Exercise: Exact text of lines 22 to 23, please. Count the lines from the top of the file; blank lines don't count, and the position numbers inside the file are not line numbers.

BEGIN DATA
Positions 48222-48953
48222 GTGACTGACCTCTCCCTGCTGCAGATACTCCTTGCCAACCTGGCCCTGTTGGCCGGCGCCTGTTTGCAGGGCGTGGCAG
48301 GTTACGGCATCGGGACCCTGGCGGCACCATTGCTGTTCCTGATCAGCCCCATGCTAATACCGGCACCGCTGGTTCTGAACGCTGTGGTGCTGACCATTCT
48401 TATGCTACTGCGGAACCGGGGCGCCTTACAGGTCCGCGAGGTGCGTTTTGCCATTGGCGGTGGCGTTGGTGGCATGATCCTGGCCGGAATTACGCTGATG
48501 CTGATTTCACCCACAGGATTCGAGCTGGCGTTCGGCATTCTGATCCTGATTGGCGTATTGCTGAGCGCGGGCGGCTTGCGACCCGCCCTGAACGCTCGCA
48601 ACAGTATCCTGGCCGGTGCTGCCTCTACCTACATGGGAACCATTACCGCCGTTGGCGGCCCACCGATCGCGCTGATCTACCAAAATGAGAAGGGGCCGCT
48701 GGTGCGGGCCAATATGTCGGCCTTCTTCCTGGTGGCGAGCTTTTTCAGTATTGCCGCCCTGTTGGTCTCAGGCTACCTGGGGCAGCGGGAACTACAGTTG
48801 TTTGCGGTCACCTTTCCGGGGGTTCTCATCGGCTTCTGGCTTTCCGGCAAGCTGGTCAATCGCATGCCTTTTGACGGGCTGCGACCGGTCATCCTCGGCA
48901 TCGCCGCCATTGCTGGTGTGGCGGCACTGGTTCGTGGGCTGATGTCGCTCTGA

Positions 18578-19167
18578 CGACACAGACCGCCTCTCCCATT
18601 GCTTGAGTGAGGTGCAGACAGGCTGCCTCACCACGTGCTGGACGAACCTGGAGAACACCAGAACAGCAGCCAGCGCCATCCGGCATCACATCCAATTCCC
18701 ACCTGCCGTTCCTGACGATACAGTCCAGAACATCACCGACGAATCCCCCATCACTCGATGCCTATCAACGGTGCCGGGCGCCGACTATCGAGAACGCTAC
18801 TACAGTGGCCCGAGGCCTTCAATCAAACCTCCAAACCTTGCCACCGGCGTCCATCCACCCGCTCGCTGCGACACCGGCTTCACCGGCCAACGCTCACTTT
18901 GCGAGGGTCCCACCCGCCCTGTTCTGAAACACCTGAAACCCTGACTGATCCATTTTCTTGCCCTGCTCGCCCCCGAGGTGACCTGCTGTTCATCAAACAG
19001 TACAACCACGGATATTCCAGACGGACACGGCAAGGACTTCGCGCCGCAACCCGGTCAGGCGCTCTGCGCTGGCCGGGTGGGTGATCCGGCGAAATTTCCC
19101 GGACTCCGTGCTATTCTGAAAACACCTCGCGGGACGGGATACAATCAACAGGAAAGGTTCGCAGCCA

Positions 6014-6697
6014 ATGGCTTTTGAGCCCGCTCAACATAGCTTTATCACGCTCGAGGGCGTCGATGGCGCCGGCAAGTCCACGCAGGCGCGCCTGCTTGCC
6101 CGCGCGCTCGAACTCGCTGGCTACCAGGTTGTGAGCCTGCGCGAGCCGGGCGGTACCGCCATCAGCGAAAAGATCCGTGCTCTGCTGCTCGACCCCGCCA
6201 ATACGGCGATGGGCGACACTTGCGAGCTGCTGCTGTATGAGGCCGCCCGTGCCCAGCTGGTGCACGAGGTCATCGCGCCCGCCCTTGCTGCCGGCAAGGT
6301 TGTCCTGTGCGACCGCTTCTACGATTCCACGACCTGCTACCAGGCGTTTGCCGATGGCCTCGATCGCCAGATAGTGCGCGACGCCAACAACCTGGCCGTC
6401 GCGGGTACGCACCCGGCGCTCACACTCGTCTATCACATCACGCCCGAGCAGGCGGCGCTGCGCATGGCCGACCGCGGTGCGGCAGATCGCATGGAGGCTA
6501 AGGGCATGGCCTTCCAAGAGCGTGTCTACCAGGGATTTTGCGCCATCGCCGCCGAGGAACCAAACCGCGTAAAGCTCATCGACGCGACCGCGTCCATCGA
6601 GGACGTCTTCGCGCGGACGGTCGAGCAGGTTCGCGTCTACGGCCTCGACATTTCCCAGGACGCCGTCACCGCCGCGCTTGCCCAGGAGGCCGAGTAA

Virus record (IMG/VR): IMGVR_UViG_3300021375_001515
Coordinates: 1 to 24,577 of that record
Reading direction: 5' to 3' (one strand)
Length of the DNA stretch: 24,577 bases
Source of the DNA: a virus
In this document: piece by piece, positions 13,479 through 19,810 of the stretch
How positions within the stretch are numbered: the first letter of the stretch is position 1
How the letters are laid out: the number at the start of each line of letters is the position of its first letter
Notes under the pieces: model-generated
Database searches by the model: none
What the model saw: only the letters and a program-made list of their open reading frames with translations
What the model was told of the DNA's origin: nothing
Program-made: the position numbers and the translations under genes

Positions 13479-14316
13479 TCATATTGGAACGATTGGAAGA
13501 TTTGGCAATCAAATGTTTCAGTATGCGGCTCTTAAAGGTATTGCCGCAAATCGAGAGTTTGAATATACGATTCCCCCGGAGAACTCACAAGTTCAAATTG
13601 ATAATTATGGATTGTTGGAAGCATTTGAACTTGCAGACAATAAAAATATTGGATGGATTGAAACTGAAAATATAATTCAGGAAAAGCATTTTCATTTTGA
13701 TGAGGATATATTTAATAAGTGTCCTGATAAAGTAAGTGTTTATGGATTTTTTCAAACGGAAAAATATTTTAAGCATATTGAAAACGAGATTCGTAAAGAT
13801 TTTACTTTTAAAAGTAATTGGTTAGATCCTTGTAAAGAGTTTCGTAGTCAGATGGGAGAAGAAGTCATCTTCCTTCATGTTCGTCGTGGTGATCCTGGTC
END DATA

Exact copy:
6301 TGTCCTGTGCGACCGCTTCTACGATTCCACGACCTGCTACCAGGCGTTTGCCGATGGCCTCGATCGCCAGATAGTGCGCGACGCCAACAACCTGGCCGTC
6401 GCGGGTACGCACCCGGCGCTCACACTCGTCTATCACATCACGCCCGAGCAGGCGGCGCTGCGCATGGCCGACCGCGGTGCGGCAGATCGCATGGAGGCTA